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Old 07-08-2015, 08:01 AM
 
29,902 posts, read 27,345,109 times
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Quote:
Originally Posted by Peter1948 View Post

Louisville and Nashville are by far the coolest cities listed but make sure you either get a local guide or ask incessant questions before exploring. You will need at least a good week in each to check them out. Both cities are developing very cool "nook and cranny" type of urban neighborhoods that could be hard to find unless you are "in the know." IMO no city on the list has a neighborhood as awesome as the Highlands of Louisville (maybe LODO in Denver but that is just so much bigger of a city), and that is why it is the winner for me. Louisville would be best to visit during a festival which are frequent. I strongly recommend Forecastle July 17-19 (coming up!). The St James Art fair the first weekend in October also gives you a sense of what the city is all about. Also, Nashville has gotten so BIG. Louisville still feels like a small town big city. It is very clean, but its urban areas also have a lot of "old school" industrial "grit." In this way, it is very much like New Orleans. The best way to explore the cities is to stay at a couple different hotels, a couple different airbnb spots in different neighborhoods, and walk and eat your way around the city. I can provide an excellent guide should you choose to check Louisville. Louisville also has several city tour buses and city taste food tour which is pretty good. Make sure you check an urban distillery out to get a feel for the direction the city is moving (bourbon and food based tourism) Louisville's only downsides for me are allergies and air quality.
You may not be as familiar with Richmond, but definitely belongs in the "coolest" category along with Louisville and Nashville IMO.
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Old 07-08-2015, 08:51 AM
 
6,552 posts, read 13,750,608 times
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Originally Posted by Mutiny77 View Post
You may not be as familiar with Richmond, but definitely belongs in the "coolest" category along with Louisville and Nashville IMO.
I agree. Nashville is the coolest, with Louisville a shade behind, and then Richmond is up and coming. I was surprised by the activity, vibrancy, and coolness of the Fan. I was in Richmond last year after not being there for almost 10 years and it has really really improved. Great eats too.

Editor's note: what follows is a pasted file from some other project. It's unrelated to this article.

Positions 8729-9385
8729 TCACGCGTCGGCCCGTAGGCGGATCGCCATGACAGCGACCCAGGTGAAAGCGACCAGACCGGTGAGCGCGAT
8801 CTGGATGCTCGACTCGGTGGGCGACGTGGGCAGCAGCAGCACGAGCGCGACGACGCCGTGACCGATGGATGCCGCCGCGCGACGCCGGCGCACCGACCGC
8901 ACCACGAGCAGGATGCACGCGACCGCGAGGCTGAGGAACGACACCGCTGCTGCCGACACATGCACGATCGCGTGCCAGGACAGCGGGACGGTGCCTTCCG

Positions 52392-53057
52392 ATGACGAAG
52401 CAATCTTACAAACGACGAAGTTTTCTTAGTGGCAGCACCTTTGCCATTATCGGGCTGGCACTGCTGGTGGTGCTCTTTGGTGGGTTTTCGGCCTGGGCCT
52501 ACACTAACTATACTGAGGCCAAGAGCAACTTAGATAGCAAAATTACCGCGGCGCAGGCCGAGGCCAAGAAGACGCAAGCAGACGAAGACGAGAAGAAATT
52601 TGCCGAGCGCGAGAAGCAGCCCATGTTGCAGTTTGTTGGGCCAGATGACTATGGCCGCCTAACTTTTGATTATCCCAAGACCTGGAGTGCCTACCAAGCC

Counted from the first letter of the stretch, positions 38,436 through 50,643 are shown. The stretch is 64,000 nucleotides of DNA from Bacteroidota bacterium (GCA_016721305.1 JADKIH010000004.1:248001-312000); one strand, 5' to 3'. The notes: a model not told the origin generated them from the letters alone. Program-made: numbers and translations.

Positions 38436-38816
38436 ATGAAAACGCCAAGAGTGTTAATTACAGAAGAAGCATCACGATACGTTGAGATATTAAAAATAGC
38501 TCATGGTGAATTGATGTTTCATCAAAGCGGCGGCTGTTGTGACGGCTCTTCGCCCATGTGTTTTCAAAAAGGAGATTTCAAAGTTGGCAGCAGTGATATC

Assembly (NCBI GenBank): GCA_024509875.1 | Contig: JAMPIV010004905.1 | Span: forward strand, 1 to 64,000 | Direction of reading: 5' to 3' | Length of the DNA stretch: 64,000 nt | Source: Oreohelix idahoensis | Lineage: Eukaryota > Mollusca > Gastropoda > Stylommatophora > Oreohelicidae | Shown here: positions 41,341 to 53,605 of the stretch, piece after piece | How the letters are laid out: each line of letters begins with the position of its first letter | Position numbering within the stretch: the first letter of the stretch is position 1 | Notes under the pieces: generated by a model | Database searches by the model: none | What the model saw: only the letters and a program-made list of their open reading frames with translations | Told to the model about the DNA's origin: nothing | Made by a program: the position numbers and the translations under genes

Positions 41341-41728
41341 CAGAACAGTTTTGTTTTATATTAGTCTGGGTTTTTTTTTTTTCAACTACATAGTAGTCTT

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Old 07-08-2015, 10:07 AM
 
29,902 posts, read 27,345,109 times
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Quote:
Originally Posted by Peter1948 View Post
I agree. Nashville is the coolest, with Louisville a shade behind, and then Richmond is up and coming. I was surprised by the activity, vibrancy, and coolness of the Fan. I was in Richmond last year after not being there for almost 10 years and it has really really improved. Great eats too.
I think Richmond is at least on par with Louisville here, if not just a bit above it. Both are pretty underrated though.
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Old 07-13-2015, 09:49 AM
 
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It seems like the last few of you believe that Louisville, Richmond, and Nashville should rank in the top 3 out of the choices I mentioned. Do you have reasons as to why? Or just personal experience?
Thanks!
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Old 07-13-2015, 11:17 AM
 
Location: Lakewood OH
21,699 posts, read 23,655,251 times
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The OP will not be able to find a house in her price range as she is describing in her title in a Portland neighborhood. If she wants the suburbs she might be able to swing it though.
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Old 07-13-2015, 11:29 AM
 
141 posts, read 127,424 times
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Quote:
Originally Posted by behindblueyes97 View Post
So I am looking to relocate to a medium-sized city, and the following criteria are important to me in order of most to least importance: bikeable, affordable, young professionals, tree-dense, and liberal
Medium-sized to me is population around 200,000.
Affordable to me is houses for sale between $150,000 - $250,000
Young Professionals to me are people between 25 and 35 with a college education working in a salaried field.